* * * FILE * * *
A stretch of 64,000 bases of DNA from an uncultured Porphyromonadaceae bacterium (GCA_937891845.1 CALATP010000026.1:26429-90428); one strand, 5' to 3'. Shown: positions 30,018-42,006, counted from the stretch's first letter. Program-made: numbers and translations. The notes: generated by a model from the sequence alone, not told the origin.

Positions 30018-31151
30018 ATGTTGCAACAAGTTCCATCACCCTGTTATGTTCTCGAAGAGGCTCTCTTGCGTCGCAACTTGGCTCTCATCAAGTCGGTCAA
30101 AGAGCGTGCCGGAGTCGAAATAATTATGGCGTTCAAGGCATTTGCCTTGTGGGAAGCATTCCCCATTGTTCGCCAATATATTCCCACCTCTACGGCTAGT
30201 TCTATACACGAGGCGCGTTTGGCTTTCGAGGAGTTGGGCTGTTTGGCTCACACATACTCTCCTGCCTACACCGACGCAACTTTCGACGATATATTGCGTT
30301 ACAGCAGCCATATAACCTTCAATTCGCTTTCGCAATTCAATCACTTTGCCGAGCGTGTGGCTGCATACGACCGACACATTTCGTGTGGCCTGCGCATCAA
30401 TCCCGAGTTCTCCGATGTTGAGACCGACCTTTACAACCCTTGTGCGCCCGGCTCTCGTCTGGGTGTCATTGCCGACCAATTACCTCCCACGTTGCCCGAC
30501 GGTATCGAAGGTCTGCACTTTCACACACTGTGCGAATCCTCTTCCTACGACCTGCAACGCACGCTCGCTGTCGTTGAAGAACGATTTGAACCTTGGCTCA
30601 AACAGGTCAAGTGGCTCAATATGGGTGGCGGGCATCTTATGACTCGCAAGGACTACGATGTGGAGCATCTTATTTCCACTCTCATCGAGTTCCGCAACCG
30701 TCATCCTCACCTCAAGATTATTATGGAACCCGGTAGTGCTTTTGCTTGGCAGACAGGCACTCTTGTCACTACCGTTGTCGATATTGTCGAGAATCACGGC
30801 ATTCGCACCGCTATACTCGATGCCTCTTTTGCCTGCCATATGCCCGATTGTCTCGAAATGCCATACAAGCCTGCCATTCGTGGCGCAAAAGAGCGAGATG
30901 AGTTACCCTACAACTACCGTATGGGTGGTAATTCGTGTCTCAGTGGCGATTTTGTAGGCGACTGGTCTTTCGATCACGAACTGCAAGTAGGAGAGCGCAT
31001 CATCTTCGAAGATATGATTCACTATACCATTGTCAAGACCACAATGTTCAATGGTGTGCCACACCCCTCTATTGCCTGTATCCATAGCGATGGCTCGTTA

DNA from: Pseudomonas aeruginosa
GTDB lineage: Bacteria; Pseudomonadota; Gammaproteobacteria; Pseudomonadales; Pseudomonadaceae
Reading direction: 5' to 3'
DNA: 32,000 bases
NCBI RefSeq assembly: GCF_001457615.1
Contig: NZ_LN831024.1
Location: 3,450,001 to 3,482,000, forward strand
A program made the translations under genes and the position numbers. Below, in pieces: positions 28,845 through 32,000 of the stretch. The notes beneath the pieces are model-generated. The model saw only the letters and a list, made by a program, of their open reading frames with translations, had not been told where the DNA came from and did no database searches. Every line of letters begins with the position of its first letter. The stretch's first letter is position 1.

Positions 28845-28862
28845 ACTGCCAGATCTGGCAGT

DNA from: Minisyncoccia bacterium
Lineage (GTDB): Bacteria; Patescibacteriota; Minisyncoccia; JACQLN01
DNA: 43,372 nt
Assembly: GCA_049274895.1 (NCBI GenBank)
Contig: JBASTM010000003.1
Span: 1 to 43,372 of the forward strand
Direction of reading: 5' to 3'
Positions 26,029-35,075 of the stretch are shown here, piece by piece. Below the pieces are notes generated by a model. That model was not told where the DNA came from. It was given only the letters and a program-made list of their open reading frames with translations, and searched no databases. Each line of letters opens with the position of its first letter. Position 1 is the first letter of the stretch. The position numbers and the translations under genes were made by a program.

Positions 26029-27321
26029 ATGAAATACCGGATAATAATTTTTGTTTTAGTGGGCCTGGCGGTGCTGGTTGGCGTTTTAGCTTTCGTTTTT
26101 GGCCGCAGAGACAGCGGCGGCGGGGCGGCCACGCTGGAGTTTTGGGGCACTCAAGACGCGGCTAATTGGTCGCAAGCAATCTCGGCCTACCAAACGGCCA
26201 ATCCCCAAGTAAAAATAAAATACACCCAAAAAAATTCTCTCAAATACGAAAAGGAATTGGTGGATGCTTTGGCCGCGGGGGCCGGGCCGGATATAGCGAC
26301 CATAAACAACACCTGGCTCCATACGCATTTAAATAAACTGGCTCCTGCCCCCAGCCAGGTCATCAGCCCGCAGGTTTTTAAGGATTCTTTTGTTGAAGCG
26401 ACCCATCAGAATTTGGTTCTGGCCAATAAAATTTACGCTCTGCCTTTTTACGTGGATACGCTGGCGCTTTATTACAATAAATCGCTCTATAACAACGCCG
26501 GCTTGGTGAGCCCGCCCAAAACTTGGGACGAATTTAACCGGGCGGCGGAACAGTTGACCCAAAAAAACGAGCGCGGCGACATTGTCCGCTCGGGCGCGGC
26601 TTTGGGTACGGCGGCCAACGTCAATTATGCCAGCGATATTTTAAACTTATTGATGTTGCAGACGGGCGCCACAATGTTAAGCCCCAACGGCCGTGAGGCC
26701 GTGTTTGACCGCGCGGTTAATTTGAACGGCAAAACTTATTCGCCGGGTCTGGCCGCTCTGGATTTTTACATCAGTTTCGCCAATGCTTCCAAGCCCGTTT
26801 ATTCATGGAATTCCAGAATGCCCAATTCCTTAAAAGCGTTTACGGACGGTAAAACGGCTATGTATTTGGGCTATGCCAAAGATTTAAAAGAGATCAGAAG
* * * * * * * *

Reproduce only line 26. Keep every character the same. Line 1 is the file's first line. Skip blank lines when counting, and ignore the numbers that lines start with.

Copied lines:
DNA: 43,372 nt